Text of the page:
Failing to Plan Ahead
Forgetting to check traffic.
No one enjoys traffic especially if you can avoid it. Checking traffic before you leave can save you time and money! Even if you get stuck in only 5 minutes of traffic each weekday, this can add up to 21.7 hours of idling each year, translating into 4.3 – 8.6 gallons of fuel consumption (based on Energy.gov) and $10.75 – $21.50 worth of gas at $2.50/gallon. If you run your AC while idling, these numbers go up by 55-60%! And if you live in a congested area, your traffic fuel penalty will likely be even higher! So be sure to check traffic on your favorite maps app before you leave next time, saving you time and money.
Driving the wrong car.
If your household has more than 1 car, then this tip is for you! Next time you head out for a drive, consider what the drive is for and which vehicle you own is the most economical. Are you going to pick up a few items at the grocery store by yourself? If so, take the car that gives you the most MPG! While you may be tempted to drive that large SUV or truck, it needlessly burns extra gas. Heading out for a long commute? Picking the vehicle that achieves 1-2 extra MPG can save you a ton of money over a long distance. If for instance you are doing a 150 mile drive, a vehicle that gets 20 MPG versus a vehicle that gets 22 MPG is a difference of $1.23 in fuel. While that does not seem like much, consider that over a year of driving, if you take the more fuel efficient car for 150 miles every month (just use it for a little over 1% of your driving), you’ll save $15. Therefore, each time you drive, consider whether you need the storage space and seating capacity to warrant driving that large SUV or truck. For most trips, the average family sedan or small SUV will do the trick! Not sure which vehicle you own achieves better fuel economy? Check FuelEconomy.gov for your specific make and model!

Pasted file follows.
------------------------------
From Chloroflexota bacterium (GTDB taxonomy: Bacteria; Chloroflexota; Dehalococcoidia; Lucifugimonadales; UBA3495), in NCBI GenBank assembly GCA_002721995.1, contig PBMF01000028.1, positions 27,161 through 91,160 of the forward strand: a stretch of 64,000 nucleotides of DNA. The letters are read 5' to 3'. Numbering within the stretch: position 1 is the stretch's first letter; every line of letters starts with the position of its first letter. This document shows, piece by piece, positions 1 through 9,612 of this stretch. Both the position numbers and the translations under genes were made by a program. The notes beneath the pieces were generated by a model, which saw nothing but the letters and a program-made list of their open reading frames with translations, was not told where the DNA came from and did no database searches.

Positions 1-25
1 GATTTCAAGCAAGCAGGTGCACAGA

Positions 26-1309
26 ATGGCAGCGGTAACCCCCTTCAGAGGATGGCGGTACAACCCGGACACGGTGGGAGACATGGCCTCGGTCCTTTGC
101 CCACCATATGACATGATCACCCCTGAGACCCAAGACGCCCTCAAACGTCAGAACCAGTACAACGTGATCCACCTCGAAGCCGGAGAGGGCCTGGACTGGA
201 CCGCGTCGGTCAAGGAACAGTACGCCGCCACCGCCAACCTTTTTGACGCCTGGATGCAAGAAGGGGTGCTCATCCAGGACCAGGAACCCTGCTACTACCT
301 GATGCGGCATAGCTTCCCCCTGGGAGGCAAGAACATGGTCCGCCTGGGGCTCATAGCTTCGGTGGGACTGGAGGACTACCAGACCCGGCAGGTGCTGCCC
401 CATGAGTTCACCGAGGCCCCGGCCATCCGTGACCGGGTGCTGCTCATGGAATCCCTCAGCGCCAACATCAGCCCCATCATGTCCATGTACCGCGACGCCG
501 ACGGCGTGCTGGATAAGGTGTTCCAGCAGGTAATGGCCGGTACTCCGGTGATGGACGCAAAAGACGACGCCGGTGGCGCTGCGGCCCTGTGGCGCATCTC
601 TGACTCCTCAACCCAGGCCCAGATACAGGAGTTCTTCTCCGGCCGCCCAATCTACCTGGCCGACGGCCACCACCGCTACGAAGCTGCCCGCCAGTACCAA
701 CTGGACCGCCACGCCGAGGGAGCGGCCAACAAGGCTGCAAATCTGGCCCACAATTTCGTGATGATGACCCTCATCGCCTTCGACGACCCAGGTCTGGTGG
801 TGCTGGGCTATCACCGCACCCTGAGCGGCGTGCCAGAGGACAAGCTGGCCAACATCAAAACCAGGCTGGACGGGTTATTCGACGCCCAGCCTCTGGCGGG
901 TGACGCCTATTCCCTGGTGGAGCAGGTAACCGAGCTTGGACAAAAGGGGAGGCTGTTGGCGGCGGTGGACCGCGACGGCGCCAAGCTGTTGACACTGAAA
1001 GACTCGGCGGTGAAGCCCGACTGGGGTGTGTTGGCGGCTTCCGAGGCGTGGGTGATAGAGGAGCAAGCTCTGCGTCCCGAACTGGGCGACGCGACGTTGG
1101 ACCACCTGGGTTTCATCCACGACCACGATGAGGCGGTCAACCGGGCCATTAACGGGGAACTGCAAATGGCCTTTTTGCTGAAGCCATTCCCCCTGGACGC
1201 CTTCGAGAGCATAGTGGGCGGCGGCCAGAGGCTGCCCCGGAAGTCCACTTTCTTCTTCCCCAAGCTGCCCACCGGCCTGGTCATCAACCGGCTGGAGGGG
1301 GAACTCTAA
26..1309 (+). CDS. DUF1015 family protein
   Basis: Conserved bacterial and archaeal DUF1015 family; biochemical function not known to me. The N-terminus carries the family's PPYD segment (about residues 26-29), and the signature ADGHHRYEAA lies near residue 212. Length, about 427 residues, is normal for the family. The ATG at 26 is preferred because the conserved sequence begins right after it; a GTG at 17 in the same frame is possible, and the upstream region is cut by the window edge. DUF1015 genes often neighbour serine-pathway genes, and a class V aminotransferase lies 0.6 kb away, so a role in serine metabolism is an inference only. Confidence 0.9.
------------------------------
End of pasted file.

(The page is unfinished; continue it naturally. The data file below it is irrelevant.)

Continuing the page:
Failing to carpool within your social network.
Carpooling is one of the best ways to reduce road traffic, time in the car, fossil fuel consumption, and emissions. To illustrate the potential savings, we created a model to show that if a group of four parents living within one mile of one another, with kids playing on the same sports team, carpooled instead of driving individually, each family would save $210.60 in gasoline and wear & tear costs based on a 14 mile round trip, taken 5 days a week, for 12 weeks. This does not include the 8.75 hours of driving time that they would save and the 433 lbs of CO2 that they would not release into the atmosphere. Even if you are not a soccer mom (or dad), if you can reduce your driving 10 miles/week by carpooling, you can save $283/year in gasoline and wear and tear. An even simpler way to think about this – “sharing is saving.” Therefore, carpool whenever you can, you can have a positive impact on saving lives, money, time and the planet.
Hitting the Road
Starting the car and then getting ready to drive.